Syria was plunged into communication darkness on Thursday when Internet connectivity stopped at midday. Land lines and mobile phone networks were also seriously disrupted.
The Syrian government said "terrorists" had attacked internet lines, but the opposition and human rights groups suspect it to be the work of the authorities.
Opposition activists have used the internet extensively to further their cause by publishing footage of aerial strikes and graphic images of civilian casualties.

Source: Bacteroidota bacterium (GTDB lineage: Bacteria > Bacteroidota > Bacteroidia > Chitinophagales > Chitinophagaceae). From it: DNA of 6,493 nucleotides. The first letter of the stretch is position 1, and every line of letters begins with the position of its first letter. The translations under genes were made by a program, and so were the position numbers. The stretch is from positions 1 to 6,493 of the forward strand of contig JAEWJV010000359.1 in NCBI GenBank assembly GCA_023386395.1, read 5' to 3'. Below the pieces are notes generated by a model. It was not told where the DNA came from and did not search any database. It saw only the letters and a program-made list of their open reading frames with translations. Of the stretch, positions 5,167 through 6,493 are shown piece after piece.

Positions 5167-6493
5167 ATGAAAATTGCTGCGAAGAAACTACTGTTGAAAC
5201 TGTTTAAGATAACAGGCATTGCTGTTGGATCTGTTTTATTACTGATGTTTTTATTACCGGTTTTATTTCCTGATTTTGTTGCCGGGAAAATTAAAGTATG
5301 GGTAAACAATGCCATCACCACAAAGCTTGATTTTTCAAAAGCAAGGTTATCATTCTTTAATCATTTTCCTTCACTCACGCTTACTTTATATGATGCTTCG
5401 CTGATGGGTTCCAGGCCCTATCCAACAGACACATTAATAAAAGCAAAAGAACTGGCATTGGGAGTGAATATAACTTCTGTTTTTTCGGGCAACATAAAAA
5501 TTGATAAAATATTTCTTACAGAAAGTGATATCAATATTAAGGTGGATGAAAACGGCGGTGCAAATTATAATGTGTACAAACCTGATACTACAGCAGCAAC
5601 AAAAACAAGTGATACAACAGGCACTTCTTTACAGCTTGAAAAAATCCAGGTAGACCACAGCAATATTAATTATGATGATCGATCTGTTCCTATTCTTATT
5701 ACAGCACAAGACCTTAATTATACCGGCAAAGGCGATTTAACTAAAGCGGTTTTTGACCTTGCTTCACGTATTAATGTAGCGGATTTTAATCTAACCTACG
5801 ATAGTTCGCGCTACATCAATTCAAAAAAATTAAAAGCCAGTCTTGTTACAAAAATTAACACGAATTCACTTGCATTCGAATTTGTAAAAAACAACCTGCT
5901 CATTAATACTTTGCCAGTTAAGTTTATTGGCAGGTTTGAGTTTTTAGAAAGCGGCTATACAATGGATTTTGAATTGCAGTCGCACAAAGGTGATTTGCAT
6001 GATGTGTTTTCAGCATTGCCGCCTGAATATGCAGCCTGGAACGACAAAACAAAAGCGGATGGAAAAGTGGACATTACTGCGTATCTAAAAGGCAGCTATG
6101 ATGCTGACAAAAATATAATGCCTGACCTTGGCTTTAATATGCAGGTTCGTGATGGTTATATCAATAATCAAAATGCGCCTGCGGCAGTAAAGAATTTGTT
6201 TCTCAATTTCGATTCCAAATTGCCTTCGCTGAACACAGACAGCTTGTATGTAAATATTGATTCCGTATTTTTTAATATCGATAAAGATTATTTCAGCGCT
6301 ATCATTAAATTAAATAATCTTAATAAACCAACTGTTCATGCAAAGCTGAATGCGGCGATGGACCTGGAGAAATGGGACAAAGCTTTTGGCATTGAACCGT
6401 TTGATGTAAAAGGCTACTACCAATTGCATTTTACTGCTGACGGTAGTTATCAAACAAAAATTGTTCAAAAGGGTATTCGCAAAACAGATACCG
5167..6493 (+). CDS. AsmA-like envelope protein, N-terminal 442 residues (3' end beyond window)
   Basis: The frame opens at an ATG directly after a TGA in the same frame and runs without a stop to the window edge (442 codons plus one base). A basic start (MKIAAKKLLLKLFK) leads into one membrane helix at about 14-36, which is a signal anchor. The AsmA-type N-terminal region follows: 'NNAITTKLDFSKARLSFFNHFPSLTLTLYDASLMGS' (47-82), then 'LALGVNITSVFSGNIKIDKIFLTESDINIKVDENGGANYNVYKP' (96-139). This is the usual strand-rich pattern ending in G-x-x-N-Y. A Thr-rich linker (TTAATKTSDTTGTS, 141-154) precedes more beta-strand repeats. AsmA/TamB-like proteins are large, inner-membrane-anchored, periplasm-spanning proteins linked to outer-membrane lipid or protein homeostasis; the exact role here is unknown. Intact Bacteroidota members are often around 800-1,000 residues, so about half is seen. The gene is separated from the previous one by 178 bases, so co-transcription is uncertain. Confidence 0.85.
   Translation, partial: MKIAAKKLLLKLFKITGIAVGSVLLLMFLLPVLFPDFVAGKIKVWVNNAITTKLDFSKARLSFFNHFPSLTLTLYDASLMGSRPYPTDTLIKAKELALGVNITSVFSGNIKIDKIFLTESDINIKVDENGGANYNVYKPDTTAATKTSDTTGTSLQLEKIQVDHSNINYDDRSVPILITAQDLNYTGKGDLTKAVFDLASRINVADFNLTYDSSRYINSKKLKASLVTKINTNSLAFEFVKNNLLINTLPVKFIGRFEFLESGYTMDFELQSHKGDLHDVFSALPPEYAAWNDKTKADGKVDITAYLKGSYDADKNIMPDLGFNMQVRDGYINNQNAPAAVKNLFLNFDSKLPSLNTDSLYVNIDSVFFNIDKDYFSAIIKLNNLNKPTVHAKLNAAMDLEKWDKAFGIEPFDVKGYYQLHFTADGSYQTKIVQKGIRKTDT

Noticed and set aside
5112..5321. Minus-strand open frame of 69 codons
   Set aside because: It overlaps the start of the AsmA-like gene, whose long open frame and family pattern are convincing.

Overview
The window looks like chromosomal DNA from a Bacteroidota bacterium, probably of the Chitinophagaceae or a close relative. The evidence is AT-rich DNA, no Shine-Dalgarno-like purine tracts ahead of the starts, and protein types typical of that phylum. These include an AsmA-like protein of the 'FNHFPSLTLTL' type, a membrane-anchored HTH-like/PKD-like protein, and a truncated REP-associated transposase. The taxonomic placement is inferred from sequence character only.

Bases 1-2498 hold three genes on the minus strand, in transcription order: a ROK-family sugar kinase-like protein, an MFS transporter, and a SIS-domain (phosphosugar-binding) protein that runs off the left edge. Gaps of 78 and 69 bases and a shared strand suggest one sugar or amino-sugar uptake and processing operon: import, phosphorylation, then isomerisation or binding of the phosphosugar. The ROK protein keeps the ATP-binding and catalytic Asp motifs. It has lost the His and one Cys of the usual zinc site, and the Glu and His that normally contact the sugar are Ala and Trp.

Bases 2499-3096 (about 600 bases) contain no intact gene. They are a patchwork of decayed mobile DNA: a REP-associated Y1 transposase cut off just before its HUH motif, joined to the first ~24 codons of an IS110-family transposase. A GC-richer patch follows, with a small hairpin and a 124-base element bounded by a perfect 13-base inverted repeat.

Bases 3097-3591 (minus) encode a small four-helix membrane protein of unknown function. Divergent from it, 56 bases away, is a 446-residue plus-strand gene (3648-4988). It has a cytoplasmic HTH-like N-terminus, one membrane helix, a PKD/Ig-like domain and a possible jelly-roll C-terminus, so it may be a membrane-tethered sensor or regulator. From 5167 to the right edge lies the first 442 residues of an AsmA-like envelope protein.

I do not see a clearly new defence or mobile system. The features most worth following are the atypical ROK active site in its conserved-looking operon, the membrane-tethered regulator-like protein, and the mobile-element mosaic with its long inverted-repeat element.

In the absence of a free press, they have used social media to disseminate information during the uprising and communicate with journalists abroad.
Anonymous, a loose affiliation of hacking groups that opposes internet censorship, said it will remove all web assets belonging to Assad's government that are outside Syria.
Meanwhile, rebels have seized a series of army bases across Syria this month, exposing Assad's loss of control in northern and eastern regions – and on Thursday fighting on the outskirts of the capital blocked access to the airport.
More than 40,000 people have been killed since the uprising began in March 2011.